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Meet Charles S. Parker, an unsung yet trailblazing Black scientist who made major contributions to the fields of botany (the study of plants) and mycology (the study of fungi) in this inspiring STEM/STEAM picture book biography from the creators of Buzzing with Questions.
In 1882, Black botanist and mycologist Charles S. Parker sprouted up in the lush, green Pacific Northwest. From the beginning, Charles’s passion was plants, and he trudged through forests, climbed mountains, and waded into lakes to find them. When he was drafted to fight in World War I, Charles experienced prejudice against Black soldiers and witnessed the massive ecological devastation that war caused. Those experiences made him even more determined to follow his dreams, whatever the difficulties, and to have a career making things grow, not destroying them.
As a botanist and teacher, Charles traveled the United States, searching for new species of plants and fungi. After discovering the source of the disease killing peach and apricot trees, Charles was offered a job at Howard University, the famed historically Black college where he taught the next generation of Black scientists—men and women—to love plants and fungi as much as he did.
About the Author
Janice N. Harrington is an award-winning poet and children’s author. Her recent title, Buzzing with Questions: The Inquisitive Mind of Charles Henry Turner, was listed among NSTA Best STEM Books and the Nonfiction Detectives’ Best Nonfiction Book, and Chasing a Storyfish was A Kirkus Reviews Best Book of the Year. Her books The Chicken-Chasing Queen of Lamar County and Going North won many awards and citations, including a listing among TIME magazine's top 10 children's books and the Ezra Jack Keats Award from the New York Public Library. She is a professor of creative writing at the University of Illinois Urbana-Champaign.
Theodore Taylor III is an illustrator and comic artist. He received the Coretta Scott King John Steptoe New Talent Award and the Texas Bluebonnet Award for When The Beat Was Born: DJ Kool Herc and the Creation of Hip Hop. He is also the illustrator of the forthcoming graphic novel, Garvey’s Choice by Nikki Grimes.
A 2024 NSTA-CBC Outstanding Science Trade Book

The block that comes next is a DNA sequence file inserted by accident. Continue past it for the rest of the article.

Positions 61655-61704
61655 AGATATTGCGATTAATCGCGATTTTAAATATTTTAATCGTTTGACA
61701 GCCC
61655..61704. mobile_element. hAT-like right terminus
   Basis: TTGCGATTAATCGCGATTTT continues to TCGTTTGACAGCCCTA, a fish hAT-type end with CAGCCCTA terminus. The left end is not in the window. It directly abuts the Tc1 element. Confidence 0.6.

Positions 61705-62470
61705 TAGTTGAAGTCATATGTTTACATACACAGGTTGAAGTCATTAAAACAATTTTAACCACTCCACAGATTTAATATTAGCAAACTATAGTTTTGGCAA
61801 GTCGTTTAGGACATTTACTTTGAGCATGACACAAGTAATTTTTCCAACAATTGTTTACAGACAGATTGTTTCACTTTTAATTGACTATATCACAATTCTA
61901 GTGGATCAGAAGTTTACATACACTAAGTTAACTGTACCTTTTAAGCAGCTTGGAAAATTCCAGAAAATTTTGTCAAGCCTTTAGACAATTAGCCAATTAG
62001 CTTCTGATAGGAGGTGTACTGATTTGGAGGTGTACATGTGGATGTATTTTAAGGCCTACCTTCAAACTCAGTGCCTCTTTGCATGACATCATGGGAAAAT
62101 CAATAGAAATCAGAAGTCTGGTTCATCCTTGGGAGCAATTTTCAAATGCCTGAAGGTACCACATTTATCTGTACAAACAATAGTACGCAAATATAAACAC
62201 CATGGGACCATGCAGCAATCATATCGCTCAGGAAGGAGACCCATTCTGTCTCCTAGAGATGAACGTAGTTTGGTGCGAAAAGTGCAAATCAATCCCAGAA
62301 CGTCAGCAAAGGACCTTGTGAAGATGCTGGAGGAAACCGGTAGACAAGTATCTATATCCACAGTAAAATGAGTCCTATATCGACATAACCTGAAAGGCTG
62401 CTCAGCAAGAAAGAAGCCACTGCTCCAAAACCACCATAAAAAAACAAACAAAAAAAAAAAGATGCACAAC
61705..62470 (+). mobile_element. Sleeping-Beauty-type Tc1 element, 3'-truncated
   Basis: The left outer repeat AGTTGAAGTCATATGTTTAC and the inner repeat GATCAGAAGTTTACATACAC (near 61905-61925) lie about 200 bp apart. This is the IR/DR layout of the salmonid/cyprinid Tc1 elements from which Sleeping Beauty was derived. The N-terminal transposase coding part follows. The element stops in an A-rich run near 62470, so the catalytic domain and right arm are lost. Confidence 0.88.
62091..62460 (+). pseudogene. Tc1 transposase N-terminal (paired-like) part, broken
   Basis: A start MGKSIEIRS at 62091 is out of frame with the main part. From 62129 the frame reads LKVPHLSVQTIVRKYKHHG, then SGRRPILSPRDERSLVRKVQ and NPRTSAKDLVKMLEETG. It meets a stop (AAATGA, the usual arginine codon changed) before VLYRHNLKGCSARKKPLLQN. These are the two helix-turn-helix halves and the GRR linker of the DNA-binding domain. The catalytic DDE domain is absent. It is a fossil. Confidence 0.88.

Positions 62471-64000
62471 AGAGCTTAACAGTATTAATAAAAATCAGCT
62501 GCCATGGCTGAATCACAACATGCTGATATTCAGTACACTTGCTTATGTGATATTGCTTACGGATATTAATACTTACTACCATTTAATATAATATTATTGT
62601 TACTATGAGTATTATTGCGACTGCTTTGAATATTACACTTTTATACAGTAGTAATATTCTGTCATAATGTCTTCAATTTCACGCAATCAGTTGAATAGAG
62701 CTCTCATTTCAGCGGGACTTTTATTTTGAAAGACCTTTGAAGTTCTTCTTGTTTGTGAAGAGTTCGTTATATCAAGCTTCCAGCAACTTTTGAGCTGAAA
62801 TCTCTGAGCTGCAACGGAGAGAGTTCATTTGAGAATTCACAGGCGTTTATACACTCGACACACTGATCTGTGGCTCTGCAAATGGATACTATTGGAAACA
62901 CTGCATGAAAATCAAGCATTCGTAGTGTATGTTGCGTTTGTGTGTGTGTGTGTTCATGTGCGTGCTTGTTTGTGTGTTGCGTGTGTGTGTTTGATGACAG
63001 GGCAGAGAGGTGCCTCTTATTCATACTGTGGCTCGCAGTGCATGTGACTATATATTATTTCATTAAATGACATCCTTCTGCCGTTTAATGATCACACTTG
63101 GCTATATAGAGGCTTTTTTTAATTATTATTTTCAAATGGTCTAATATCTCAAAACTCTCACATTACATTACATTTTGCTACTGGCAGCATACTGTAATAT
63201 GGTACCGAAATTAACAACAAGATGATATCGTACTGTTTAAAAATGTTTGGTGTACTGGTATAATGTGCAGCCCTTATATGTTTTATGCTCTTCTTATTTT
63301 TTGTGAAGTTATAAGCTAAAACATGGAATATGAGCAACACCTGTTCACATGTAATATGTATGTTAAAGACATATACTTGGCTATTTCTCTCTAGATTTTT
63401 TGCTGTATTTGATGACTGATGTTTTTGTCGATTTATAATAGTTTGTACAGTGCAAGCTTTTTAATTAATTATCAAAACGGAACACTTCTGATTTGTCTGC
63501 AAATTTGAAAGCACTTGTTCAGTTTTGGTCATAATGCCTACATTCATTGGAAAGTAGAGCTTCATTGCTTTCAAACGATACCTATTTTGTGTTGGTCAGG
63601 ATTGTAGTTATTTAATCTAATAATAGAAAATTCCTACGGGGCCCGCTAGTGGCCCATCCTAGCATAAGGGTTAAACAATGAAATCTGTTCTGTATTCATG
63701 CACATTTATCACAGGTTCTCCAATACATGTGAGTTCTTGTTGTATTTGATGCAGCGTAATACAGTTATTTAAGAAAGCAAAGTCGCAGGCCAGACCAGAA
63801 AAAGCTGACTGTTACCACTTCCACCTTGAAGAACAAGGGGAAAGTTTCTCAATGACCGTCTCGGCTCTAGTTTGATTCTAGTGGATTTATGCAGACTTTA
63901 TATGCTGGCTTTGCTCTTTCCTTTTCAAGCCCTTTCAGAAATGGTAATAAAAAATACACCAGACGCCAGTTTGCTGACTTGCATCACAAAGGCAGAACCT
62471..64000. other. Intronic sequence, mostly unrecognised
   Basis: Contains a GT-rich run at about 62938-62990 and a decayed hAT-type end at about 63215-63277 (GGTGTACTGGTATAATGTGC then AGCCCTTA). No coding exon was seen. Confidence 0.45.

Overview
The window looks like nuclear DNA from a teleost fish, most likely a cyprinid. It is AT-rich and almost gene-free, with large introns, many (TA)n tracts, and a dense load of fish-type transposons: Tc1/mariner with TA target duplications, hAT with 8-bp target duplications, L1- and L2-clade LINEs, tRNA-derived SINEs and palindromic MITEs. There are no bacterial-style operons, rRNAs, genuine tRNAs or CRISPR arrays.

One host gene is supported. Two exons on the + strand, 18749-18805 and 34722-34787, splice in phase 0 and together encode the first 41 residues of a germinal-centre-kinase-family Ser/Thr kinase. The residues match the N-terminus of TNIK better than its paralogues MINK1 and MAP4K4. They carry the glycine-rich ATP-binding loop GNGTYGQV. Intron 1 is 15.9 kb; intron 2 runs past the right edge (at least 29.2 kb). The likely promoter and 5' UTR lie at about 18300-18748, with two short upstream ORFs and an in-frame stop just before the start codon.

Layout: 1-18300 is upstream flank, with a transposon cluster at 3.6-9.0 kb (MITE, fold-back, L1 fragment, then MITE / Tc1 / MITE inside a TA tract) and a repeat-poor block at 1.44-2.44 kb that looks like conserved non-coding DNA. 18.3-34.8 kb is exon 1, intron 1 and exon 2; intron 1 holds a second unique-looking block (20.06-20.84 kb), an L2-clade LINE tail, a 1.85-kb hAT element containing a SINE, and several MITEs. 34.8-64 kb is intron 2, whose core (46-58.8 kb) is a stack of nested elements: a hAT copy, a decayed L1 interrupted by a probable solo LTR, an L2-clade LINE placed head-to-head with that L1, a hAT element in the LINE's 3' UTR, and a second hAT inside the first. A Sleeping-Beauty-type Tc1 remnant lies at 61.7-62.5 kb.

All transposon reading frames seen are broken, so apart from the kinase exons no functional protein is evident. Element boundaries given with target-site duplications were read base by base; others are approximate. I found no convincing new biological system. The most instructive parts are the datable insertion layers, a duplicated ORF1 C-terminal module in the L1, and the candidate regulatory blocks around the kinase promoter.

A 2024 NSTA-CBC Best STEM Book
A 2024 CCBC Choice
"Like Harrington and Taylor’s previous collaboration, Buzzing With Questions (2019), another picture-book biography of a Black scientist, this one is similarly thorough. Along with Parker’s contributions to the field of mycology, Harrington emphasizes his encouragement of young Black scientists...Sure to inspire a passion for all things plant to take root among aspiring scientists." —Kirkus Reviews
"Accessible text traces the life of Charles S. Parker... Pleasing illustrations with varied layouts lend to the welcoming tone, while robust back matter with additional facts, a timeline, archival photos, and mini-bios of other notable Black botanists round out this appealing tribute." —Booklist
"Clear, engaging prose outlines Parker’s lifelong love of plants, his desire to know 'where, when, why, and how they grew,' and to help others 'learn to love plants, too.'...With an earth-toned palette, Taylor’s digital art spotlights Parker’s collection expeditions, the plants and fungi he studied, and his fieldwork with students." —The Horn Book
“Dr. Parker was a pioneering botanist. He explored and collected plants throughout North America, published his work on plant disease, and taught new students of botany at Howard University. He was a professor of many talents, and it is wonderful students will be able to learn about his life and legacy.” —Janelle M. Burke, associate professor of biology, director of the Howard University Herbarium
“Rooting for Plants by Janice Harrington is a wonderfully lyrical encapsulation of the life of Black botanist Charles Stewart Parker and a thoughtful introduction to the scientific method for young children.—Sujin B. E. Huggins, professor, School of Information Studies, Dominican University and current member of the Virginia Hamilton Award for Lifetime Achievement committee
“In the hands of a poet, science takes on a beauty not always accorded information. This biography of an early Black botanist is not only deeply researched but also lyrically written. With vivid illustrations grounding the text, children as well as their elders will find themselves enriched.”—Betsy Hearne, former director of the Center for Children’s Books, University of Illinois